For example, teenagers are all highly narcissistic. All of them, even the quiet and unassuming ones. It’s unfair and unwise to label teenagers as having personality disorders considering a teenager’s brain has not fully developed nor have teenagers figured out their identity in the first place. Most selfish and disrespectful teenagers spend the majority of the time failing at relationships, romantic and platonic, and become deprogrammed over time to behave better. Being a teenager is a rite of passage into adulthood and a painful time of trial and error. It’s those among us who emerge from their teens and early 20s with that primal brain still undeveloped that we must learn to spot and discern.

Awareness of sociopath abuse, psychopaths, and other pathological types opens up new ways of looking at and dissecting our current, past, and future relationships. We can use the tools to improve ourselves and how we interact with others, and we can also use the tools to determine who is worth the hard work it takes to establish and foster healthy relationships moving forward.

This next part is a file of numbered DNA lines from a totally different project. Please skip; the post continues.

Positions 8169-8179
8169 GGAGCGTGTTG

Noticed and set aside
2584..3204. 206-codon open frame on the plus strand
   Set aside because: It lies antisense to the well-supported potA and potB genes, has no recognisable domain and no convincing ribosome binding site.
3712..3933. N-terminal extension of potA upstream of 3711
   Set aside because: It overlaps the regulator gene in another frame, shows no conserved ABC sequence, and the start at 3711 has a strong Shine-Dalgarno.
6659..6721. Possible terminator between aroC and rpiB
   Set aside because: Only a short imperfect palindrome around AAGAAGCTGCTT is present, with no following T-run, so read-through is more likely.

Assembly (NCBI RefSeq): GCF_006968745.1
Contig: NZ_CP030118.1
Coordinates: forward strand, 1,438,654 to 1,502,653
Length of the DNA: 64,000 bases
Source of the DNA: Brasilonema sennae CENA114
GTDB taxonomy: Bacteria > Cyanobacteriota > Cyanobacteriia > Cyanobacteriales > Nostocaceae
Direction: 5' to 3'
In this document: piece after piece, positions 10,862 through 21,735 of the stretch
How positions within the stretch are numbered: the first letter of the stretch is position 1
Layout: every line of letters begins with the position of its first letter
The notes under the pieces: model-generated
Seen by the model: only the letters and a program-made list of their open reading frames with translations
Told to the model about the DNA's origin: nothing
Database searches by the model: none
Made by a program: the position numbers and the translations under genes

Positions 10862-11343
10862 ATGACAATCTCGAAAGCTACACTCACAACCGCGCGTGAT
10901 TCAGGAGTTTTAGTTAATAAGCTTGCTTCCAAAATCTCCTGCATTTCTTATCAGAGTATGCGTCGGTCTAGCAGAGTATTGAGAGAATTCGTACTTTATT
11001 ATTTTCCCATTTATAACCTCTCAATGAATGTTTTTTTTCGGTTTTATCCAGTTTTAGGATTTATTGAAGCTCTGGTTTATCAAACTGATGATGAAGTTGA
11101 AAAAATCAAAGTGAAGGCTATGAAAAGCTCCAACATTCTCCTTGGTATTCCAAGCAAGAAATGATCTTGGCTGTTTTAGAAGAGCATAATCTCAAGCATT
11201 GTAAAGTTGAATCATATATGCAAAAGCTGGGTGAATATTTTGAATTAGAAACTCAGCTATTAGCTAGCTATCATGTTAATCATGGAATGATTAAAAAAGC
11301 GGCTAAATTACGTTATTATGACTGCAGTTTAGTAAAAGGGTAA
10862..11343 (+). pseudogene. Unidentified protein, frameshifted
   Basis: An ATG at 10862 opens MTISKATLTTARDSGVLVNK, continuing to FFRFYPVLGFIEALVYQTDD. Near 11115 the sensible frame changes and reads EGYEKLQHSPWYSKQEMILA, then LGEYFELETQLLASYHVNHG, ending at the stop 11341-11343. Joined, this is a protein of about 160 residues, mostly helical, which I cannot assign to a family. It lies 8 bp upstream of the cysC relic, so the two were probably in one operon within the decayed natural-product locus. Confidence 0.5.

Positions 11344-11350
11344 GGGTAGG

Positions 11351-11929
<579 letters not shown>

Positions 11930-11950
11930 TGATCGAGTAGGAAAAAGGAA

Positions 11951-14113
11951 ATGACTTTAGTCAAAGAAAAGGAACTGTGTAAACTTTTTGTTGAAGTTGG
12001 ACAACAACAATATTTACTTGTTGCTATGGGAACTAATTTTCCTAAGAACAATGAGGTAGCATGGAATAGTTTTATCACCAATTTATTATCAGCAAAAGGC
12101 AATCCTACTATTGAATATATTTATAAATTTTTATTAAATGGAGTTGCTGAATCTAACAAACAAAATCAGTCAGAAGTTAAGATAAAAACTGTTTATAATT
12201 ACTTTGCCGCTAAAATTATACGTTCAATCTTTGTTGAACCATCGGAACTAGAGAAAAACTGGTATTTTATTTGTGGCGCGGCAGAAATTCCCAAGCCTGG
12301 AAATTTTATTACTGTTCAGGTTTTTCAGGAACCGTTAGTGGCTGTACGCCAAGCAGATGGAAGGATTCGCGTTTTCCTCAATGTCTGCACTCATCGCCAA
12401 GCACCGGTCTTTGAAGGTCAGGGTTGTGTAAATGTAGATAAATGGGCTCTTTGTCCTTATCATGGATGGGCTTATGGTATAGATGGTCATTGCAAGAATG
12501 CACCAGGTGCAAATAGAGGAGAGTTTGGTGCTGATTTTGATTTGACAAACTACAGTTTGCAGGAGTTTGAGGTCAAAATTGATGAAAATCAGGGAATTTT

What we learn today impacts how we dissect, deconstruct, and digest our environment and the world moving forward. There is no denying that we will continue to see patterns, coincidences, and red flags of behavior that will immediately lead us to ask, “Could that person be what I think she is?”

The key to forming conclusions about others that are more right than wrong is to continue practicing and applying what you learn about sociopath awareness and to continue nurturing and fostering your intuition.